Their client, they said, is not a flight risk, shown by his voluntary surrender to the FBI.

“If he wanted to run, he would have run by now,” Foster said.

In the end, the judge disagreed.

“Your lawyers said you don’t have anything,” Pizzo said to Nadel. “I don’t know that frankly. There is a quantifiable risk, and simply house arrest with an electronic monitor doesn’t resolve this situation.”

Because Nadel is charged with two counts of securities fraud and wire fraud in the Southern District of New York, his Tampa-based attorneys said they plan to hold his trial there.

Pizzo said he will issue a written order of today’s ruling Monday.

He also said he plans to issue a warrant of removal, putting the case out of the jurisdiction of the Middle District of Florida.

Pizzo also said that when Nadel gets to New York his bail conditions can be reviewed by a judge there.

Until then, Nadel will remain incarcerated without bond at the Pinellas County jail.

Nadel disappeared Jan. 14, the same day he was to remit $50 million to investors.

On Tuesday, he surrendered at the FBI office in Tampa.

Meanwhile, a judge has issued orders preventing two banks from honoring two checks totaling $170,000 that Nadel wrote in the days before his Jan. 14 disappearance, court records show.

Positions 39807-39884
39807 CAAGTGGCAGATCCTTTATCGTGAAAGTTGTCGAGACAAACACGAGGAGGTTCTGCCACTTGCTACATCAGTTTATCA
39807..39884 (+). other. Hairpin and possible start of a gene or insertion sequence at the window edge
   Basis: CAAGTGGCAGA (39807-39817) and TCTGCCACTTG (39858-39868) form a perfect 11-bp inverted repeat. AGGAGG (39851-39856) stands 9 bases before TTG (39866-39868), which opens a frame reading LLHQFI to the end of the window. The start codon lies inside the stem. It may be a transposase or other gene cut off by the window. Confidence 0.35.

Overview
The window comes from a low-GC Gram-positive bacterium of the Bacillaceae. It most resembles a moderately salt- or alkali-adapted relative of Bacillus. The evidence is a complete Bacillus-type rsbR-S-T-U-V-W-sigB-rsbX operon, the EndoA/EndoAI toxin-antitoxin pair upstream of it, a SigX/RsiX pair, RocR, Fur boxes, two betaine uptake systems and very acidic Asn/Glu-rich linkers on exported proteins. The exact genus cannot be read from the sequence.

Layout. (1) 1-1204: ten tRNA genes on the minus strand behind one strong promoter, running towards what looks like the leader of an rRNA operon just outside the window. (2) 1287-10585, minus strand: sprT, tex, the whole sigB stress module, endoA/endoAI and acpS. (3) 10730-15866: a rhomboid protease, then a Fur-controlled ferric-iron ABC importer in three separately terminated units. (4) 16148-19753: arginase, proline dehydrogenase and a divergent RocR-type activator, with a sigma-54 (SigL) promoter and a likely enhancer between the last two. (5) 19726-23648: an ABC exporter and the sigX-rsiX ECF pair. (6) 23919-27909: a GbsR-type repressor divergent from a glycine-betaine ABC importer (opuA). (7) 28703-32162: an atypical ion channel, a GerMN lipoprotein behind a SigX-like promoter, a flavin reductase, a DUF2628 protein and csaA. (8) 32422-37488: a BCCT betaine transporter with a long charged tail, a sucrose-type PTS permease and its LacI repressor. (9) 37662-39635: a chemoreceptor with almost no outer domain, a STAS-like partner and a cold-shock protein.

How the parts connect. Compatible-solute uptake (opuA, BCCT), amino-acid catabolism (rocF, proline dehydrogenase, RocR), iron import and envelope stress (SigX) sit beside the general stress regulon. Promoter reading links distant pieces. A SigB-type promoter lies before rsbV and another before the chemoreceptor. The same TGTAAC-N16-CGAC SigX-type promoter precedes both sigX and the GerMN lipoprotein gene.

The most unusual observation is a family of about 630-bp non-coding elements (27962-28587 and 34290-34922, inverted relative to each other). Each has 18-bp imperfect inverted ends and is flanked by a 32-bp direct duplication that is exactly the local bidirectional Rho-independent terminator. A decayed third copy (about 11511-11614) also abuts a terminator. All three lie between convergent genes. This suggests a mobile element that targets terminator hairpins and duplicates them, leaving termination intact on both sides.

U.S. District Judge Richard Lazzara issued a temporary restraining order at 7:30 a.m. Friday at the request of a court-appointed receiver.

The receiver, Burton Wiand, sought the order late Thursday after obtaining copies of two checks for $50,000 each. Wiand was appointed to seize the assets of Nadel and his hedge funds on behalf of creditors and investors.

The first check, from the account of Nadel’s Scoop Capital LLC, was written by Nadel to Wachovia Bank. The check’s memo line said “Official ck - B.O.A.”, which Wiand said indicated it was being used to purchase an official check. The check was dated Jan. 9, five days before Nadel disappeared.

Wiand said he also obtained a copy of a $50,000 official check credit issued by Wachovia, also dated Jan. 9. However, the check had not cleared and Wiand sought to restrain Wachovia from honoring it.

Later in the day, Lazzara granted Wiand’s motion to seize $120,000 believed to be in a Colonial Bank account.

Wiand said Nadel wrote a check on a Scoop Capital account for that amount to Wachovia on Jan. 13, again apparently to acquire an official check.

Records obtained from Wachovia indicate an official check for that amount was issued the same day to a “Shaul and Annie Blumenfeld.”

Wiand said he did not know them, but that he had found no records indicating that they were investors of Nadel’s.

The check later was cashed at Colonial.

“The receiver believes the $120,000 is composed of investor funds,” wrote Carl Nelson, an attorney for Wiand.

Following Friday’s hearing, Zitek said Nadel is scheduled to be interviewed Monday in connection to the civil case.